Personal projects are important for all types of photographers. I aim to regularly engage in projects in order to test gear, study different techniques, grow my portfolio, add to my stock inventory, and stay connected to my love of photography.
My most recent personal project transpired over several months, and was a series of images of Oklahoma City’s mid-century modern architecture, specifically, retro signage.
#1: Slow Down! Think More About Each Photo.
- Practice steadiness, shooting medium format hand-held.
- Improve in-camera capture, particularly in terms of composition.
- Limit myself to a single shot with each camera at each location.
- Get everything as right as it can be, in camera.
#2: Settle The Best-Camera Debate Once and For All.
- Identify and critique the differences in image quality between iPhone, DSLR, and medium format (in particular, dynamic range).
- Which one makes the best quality photos? The only way to really compare devices accurately is to eliminate as many technical variables as possible, use the same settings on each device, and capture the same scene at the same time of day on each device.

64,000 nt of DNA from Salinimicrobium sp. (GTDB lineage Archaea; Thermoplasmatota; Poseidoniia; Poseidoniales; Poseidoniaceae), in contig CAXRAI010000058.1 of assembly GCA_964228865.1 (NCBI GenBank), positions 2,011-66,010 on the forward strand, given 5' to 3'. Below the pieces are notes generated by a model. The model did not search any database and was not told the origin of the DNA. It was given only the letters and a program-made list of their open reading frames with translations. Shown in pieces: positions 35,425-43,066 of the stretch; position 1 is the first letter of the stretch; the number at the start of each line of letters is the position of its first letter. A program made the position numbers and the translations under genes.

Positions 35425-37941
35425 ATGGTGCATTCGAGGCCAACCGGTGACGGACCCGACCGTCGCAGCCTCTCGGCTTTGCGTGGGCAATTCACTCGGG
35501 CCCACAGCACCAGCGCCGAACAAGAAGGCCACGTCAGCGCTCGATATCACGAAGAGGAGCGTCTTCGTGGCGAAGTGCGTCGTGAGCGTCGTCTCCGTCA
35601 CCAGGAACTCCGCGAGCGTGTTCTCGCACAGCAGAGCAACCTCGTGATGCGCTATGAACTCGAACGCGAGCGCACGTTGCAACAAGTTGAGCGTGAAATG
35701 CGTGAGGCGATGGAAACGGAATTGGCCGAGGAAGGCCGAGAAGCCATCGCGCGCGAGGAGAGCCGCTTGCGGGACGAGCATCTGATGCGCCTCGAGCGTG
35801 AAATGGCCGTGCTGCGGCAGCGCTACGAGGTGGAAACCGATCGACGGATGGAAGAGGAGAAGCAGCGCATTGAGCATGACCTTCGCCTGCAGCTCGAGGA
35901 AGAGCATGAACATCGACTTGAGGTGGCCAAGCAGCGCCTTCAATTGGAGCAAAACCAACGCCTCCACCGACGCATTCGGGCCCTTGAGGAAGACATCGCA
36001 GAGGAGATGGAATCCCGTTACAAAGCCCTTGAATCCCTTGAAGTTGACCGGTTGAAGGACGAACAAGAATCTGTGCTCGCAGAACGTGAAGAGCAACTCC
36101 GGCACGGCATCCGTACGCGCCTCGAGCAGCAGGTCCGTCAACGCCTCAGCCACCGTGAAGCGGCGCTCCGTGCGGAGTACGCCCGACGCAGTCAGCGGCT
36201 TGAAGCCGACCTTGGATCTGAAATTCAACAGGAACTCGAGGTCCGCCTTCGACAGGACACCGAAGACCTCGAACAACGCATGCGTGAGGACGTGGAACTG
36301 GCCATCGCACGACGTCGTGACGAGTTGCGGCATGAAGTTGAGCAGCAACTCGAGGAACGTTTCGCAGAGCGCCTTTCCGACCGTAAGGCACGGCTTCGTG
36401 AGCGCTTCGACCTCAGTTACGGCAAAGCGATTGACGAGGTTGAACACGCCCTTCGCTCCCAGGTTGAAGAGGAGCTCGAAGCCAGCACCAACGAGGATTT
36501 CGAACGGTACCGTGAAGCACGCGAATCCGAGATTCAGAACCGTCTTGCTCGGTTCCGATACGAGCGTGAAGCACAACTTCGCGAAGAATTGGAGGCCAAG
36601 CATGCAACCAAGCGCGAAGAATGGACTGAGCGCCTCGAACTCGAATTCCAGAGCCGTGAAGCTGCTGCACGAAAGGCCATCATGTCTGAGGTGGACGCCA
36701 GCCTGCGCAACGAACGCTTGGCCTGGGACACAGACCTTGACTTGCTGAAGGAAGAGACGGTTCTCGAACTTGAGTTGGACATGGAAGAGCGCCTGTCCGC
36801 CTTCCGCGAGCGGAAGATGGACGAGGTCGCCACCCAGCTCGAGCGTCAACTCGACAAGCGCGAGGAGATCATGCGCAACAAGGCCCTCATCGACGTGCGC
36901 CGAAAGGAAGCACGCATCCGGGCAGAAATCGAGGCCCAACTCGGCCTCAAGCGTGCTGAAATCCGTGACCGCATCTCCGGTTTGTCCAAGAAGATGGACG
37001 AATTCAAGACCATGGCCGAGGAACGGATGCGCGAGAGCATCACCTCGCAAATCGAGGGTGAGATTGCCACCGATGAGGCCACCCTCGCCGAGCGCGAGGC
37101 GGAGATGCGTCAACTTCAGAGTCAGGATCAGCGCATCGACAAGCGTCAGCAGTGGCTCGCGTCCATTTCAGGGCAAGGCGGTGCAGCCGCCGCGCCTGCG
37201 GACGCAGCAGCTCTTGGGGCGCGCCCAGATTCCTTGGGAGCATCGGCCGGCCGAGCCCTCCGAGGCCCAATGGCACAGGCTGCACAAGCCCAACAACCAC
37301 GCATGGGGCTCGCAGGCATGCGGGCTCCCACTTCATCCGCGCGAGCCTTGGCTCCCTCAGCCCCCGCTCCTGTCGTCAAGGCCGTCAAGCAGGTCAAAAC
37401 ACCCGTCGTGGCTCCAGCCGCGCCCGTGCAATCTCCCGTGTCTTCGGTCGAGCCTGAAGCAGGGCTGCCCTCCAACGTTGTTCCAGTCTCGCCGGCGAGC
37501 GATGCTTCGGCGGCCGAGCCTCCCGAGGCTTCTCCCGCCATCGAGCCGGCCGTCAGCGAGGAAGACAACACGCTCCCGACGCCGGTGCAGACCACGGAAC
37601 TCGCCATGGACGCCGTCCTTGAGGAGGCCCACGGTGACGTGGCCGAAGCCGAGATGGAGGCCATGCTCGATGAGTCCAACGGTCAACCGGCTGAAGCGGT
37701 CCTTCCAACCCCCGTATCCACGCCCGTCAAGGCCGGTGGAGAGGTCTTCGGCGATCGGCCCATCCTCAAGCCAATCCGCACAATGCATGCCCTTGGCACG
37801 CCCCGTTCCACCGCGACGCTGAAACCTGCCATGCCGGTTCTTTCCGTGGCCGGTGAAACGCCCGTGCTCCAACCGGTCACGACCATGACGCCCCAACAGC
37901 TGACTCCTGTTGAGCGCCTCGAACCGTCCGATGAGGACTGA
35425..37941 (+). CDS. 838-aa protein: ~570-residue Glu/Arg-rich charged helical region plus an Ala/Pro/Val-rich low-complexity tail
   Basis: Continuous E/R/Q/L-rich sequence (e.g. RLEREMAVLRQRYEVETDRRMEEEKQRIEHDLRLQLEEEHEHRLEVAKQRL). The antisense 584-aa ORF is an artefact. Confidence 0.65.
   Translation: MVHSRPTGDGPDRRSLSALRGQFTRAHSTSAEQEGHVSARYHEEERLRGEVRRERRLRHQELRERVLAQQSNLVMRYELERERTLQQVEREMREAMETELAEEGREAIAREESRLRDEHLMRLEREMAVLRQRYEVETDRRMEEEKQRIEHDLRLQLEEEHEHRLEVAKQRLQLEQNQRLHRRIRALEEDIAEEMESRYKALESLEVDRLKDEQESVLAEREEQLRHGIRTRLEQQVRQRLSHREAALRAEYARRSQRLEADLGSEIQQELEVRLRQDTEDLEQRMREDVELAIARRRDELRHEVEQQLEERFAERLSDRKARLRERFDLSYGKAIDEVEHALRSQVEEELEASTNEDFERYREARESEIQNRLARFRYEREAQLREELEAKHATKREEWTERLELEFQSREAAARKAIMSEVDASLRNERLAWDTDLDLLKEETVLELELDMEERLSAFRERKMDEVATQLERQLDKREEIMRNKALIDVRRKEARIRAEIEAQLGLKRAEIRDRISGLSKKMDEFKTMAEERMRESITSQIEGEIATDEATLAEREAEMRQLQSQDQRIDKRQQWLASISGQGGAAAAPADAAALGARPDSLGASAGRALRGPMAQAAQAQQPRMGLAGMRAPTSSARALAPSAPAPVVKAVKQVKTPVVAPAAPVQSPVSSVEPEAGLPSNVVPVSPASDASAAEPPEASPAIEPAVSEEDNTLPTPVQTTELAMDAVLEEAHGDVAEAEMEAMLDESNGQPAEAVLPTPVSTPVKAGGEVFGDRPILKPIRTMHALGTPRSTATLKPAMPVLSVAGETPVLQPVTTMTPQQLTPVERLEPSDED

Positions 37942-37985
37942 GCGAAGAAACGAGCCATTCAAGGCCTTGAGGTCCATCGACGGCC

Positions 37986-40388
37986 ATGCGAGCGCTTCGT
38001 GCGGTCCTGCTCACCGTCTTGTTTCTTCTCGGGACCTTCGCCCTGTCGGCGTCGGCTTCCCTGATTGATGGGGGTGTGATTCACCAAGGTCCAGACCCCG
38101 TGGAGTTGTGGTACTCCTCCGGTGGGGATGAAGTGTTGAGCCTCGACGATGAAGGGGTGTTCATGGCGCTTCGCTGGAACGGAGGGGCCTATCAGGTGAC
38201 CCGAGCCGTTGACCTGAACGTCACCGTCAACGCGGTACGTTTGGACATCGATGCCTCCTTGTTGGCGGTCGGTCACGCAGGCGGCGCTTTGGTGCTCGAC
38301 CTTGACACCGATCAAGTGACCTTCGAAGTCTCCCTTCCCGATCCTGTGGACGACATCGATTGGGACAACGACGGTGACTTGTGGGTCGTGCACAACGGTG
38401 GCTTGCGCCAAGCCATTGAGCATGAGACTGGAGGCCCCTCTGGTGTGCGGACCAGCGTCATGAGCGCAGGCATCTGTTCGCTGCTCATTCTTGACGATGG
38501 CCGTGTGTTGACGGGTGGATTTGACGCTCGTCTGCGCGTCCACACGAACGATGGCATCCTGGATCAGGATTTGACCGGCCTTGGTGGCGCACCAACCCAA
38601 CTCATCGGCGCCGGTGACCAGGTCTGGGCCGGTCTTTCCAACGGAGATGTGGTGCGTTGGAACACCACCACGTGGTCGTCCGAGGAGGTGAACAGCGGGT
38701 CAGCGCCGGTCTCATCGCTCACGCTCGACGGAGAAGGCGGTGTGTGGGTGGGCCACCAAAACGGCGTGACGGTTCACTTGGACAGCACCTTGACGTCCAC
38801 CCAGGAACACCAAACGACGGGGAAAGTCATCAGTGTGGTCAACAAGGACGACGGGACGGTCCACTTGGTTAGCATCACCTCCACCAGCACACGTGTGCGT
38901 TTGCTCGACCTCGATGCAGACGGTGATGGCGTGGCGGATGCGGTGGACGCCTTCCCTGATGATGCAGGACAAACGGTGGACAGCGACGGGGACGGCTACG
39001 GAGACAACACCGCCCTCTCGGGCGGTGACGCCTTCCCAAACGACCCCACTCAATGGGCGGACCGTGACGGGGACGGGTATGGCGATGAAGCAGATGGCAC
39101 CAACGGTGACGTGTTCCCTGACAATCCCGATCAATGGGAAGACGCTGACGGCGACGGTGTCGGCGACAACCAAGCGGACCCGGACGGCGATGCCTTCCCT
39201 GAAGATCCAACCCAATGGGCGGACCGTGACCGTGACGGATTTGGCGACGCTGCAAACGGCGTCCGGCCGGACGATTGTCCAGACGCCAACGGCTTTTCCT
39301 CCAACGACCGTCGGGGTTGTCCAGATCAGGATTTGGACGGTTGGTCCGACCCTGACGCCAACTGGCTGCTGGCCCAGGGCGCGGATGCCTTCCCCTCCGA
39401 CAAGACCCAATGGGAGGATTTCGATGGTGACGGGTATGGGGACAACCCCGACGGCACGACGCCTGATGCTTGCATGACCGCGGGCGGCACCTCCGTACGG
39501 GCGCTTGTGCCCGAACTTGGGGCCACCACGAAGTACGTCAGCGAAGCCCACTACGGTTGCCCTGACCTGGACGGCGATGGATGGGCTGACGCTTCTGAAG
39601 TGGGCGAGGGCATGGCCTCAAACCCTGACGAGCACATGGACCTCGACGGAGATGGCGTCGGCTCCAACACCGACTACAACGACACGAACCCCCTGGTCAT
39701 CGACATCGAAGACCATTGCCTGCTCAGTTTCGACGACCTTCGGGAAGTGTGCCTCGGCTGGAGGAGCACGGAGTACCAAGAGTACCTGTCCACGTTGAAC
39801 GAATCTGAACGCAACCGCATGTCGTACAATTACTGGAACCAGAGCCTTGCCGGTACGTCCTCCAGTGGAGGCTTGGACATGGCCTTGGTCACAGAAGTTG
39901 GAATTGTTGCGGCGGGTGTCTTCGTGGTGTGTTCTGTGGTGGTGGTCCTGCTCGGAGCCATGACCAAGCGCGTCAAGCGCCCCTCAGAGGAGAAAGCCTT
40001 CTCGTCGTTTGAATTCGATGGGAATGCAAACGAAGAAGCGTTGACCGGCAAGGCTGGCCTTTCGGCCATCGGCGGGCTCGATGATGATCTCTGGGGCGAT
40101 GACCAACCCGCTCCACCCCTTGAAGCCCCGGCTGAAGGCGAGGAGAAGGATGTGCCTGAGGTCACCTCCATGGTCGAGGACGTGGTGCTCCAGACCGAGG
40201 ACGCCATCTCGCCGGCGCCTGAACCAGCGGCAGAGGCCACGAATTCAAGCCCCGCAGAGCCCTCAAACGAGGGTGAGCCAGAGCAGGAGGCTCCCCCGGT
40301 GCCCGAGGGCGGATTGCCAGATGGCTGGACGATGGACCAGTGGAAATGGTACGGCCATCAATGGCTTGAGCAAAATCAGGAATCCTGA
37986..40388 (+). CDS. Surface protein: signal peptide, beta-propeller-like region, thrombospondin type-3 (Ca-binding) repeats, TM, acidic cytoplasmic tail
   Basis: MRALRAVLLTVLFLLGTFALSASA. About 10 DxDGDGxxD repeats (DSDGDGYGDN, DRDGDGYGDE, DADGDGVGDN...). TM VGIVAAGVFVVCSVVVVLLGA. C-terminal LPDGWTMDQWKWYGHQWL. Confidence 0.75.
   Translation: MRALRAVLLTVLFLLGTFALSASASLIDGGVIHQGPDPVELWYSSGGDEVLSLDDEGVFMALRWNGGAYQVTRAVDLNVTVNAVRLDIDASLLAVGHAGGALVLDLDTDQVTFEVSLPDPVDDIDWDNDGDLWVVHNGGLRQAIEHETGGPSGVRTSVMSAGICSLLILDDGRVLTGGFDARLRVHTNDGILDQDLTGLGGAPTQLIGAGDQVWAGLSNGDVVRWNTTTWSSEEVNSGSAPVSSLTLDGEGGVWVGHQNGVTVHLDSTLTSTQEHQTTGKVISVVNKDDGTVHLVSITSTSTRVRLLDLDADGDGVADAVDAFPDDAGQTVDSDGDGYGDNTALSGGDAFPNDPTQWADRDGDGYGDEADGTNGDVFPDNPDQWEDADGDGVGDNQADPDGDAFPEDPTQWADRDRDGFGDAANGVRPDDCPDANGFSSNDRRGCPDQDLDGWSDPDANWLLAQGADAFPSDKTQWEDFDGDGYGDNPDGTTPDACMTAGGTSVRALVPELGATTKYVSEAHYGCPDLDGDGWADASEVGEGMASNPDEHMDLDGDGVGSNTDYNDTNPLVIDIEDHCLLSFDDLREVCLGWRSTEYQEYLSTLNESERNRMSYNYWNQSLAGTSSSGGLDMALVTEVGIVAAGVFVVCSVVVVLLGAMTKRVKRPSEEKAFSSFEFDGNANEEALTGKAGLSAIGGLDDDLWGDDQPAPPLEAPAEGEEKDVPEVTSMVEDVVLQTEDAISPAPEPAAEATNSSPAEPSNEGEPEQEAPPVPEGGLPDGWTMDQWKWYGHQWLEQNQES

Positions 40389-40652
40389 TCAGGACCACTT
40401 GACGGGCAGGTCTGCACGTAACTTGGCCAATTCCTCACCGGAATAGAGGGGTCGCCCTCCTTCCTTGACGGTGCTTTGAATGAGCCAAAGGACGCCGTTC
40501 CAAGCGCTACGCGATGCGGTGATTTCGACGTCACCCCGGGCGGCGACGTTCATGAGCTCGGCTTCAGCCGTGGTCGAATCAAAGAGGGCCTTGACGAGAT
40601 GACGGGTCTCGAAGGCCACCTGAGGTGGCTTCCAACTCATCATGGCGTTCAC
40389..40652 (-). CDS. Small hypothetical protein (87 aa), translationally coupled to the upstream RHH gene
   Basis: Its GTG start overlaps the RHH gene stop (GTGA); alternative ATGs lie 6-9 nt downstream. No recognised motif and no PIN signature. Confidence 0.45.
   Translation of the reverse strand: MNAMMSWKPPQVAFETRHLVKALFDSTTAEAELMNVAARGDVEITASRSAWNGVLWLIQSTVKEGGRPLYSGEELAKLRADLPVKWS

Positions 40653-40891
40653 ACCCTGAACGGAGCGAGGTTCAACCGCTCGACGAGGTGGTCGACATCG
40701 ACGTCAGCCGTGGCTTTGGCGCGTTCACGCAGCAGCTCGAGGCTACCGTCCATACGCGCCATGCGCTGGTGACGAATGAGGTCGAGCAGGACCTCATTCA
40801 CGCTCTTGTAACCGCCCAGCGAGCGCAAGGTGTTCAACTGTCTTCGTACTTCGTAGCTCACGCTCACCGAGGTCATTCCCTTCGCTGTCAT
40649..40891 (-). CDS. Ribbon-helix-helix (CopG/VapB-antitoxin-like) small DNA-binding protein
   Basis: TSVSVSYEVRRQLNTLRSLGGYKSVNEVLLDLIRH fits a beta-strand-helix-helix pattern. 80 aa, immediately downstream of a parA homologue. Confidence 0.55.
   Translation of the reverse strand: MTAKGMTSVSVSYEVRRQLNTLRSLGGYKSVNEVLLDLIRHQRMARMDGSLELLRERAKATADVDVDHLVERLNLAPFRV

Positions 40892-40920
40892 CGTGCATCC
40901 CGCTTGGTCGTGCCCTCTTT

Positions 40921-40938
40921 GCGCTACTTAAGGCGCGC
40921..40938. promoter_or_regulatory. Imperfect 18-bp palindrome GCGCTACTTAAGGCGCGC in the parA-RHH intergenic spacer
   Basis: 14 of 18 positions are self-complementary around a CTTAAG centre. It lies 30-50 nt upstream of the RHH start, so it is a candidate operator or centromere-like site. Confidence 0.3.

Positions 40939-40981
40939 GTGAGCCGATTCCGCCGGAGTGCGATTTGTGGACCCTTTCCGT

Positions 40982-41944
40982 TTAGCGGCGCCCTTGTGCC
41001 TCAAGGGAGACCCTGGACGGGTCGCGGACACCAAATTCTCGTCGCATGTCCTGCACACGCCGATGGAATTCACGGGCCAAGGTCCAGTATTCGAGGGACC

#3: Make Some Art.
- Add to my fine art portfolio.
- Create and sell local stock images.
- iPhone 4
- Sunrise Clock + (Sunset/Sunrise times)
- Pocket Light Meter (reflected light meter app)
- Camera Sharp (camera app including focus and exposure points)
- Instagram (social media app with vintage filters)
- Nikon D700 (full frame DSLR)
- 24 – 70 mm f/2.8 (fixed aperture)
- Basic UV filter
- Rolleicord (Medium format camera)
- Kodak 120 Color film (ISO 100)
- Subaru Impreza wagon (the roof of which became a shooting platform at least once) 🙂
- Default settings on all gear: ISO 100 for lowest noise and f/11 for sharpness/depth
- Using Camera Sharp, compose and take a single image with iPhone
- Meter for shutter speed (with lock on ISO 100 and f/11) with Pocket Light Meter
- Set D700 to that shutter speed
- Compose as closely to iPhone composition as possible
- Take single image with D700
- Set same shutter speed on Rolleicord
- Take single frame with Rolleicord
- No tripod (to practice steadiness)
- Roughly same time of day for each location; adjusting as needed from morning/night based on east/west orientation of the signs
- Using Instagram, crop, filter (at whim), and post in my feed to see which images got the most feedback
Over the next few weeks I will share, in a series of posts, the results from this project. I will compare before – and – after images, critique each piece of equipment and app in terms of pros and cons, and ultimately, invite you to share which device and/or app creates the most appealing images. I hope you will come back often to review the results and share your thoughts on my findings!